This insightful text challenges popular belief that faith-based Islamic schools isolate Muslim learners, impose dogmatic religious views, and disregard academic excellence. This book attempts to paint a starkly different picture. Grounded in the premise that not all Islamic schools are the same, the historical narratives illustrate varied visions and approaches to Islamic schooling that showcase a richness of educational thought and aspiration.
A History of Islamic Schooling in North America traces the growth and evolution of elementary and secondary private Islamic schools in Canada and the United States. Intersecting narratives between schools established by indigenous African American Muslims as early as the 1930s with those established by immigrant Muslim communities in the 1970s demonstrate how and why Islamic Education is in a constant, ongoing process of evolution, renewal, and adaptation. Drawing on the voices, perspectives, and narratives of pioneers and visionaries who established the earliest Islamic schools, chapters articulate why Islamic schools were established, what distinguishes them from one another, and why they continue to be important.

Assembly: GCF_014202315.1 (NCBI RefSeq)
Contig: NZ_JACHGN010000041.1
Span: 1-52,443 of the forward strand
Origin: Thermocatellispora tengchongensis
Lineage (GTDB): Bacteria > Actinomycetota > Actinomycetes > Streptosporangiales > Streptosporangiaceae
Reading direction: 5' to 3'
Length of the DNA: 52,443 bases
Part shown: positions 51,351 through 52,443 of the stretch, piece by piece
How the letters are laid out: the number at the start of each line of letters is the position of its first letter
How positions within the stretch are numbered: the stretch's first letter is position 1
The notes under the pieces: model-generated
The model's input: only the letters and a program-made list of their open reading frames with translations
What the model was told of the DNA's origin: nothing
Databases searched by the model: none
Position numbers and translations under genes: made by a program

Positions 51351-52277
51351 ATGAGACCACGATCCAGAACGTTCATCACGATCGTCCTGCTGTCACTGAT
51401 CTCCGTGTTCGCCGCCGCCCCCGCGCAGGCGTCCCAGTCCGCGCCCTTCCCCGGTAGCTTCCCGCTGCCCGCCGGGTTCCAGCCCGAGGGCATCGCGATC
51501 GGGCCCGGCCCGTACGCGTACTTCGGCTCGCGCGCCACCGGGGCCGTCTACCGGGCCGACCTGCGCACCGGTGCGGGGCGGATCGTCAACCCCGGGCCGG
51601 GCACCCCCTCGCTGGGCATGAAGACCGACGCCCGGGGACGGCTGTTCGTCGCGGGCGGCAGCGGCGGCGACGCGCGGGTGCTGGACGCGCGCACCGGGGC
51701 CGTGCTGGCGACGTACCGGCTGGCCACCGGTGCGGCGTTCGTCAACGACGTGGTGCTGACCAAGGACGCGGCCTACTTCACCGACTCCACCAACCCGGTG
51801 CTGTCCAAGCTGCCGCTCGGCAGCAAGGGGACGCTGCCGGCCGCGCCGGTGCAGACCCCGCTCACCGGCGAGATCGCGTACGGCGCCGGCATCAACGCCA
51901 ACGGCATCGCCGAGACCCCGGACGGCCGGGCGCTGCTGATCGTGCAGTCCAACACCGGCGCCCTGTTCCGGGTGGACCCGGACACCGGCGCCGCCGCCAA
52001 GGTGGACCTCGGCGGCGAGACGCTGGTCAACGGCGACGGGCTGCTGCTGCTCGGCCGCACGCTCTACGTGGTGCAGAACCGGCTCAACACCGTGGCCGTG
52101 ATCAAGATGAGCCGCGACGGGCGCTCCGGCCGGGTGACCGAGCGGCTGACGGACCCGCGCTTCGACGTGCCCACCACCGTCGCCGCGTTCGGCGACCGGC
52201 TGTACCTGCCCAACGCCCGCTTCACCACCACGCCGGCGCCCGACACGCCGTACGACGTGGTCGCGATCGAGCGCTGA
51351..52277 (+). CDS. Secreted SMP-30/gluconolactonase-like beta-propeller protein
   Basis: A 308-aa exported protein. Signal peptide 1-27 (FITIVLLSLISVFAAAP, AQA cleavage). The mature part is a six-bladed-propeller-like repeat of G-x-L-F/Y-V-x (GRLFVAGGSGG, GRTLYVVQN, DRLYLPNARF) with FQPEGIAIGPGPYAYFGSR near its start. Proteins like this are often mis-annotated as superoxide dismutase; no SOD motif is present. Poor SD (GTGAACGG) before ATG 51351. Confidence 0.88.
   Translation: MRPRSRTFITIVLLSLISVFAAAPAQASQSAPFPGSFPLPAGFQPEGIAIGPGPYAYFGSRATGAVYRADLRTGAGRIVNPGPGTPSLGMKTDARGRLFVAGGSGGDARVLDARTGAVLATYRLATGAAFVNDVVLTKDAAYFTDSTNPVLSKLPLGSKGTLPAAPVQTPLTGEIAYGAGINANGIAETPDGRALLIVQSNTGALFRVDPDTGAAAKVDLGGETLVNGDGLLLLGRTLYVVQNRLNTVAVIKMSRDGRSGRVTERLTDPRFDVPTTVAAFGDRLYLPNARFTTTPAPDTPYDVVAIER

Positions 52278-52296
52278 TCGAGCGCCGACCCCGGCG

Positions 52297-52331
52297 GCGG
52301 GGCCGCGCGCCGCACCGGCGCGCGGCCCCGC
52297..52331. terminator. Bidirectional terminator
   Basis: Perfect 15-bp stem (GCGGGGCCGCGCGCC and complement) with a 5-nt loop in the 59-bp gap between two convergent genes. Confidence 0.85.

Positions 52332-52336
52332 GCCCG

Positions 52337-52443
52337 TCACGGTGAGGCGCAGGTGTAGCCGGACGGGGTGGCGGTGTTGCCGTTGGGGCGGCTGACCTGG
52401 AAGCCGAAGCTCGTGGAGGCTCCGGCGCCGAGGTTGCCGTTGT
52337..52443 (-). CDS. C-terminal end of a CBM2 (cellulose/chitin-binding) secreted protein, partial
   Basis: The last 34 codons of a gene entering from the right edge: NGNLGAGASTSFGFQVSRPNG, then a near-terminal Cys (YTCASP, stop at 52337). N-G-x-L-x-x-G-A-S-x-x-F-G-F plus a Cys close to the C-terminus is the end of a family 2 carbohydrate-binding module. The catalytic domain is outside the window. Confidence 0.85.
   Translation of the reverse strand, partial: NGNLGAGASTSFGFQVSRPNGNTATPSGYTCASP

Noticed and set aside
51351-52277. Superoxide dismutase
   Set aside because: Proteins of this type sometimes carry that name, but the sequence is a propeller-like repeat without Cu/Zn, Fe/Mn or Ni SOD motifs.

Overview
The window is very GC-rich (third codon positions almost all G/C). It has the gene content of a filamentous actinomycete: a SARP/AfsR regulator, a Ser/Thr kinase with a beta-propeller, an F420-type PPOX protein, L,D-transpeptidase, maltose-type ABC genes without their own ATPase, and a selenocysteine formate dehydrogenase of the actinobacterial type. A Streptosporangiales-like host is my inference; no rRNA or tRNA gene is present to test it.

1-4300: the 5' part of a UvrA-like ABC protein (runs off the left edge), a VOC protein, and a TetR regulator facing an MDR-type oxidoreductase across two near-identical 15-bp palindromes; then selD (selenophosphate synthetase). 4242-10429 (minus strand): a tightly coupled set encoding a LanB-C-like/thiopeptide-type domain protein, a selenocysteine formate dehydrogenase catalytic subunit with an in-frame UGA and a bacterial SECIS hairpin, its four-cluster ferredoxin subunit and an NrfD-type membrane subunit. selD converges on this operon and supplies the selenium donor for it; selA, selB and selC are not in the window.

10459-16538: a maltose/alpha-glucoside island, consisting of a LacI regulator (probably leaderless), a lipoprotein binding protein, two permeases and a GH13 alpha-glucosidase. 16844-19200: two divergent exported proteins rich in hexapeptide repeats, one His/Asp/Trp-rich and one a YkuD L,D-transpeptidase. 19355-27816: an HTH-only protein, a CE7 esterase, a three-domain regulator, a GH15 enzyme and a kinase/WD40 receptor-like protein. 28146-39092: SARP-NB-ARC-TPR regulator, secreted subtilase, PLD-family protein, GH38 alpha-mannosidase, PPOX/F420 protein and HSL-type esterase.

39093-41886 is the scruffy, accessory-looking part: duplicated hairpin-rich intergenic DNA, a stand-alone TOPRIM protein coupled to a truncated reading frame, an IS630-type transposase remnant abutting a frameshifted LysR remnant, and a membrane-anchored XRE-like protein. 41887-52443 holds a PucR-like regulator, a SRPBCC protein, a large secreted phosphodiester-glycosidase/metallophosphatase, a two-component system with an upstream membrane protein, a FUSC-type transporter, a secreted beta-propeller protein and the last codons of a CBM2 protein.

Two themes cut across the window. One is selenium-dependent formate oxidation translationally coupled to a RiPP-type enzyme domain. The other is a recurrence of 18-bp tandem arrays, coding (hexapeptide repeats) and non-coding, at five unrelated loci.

This book will be of great interest to graduate and postgraduate students, researchers, academics, teaching professionals in the fields of Islamic education, religious studies, multicultural education curriculum studies, and faith-based teacher education.
Table of Contents
Context of Islamic Schooling in North America
Resistance and Renewal: Schooling in the Nation of Islam
Preserving Identity: Indigenous and Immigrant Muslim Educators Meet
Models of Islamic Schooling Emerge
Reviving the Tradition of Learning and Teaching in Islam
Potential and Possibilities of Islamic Schooling in North America
Nadeem Memon is a Senior Lecturer in the Centre for Islamic Thought and Education, University of South Australia, Australia.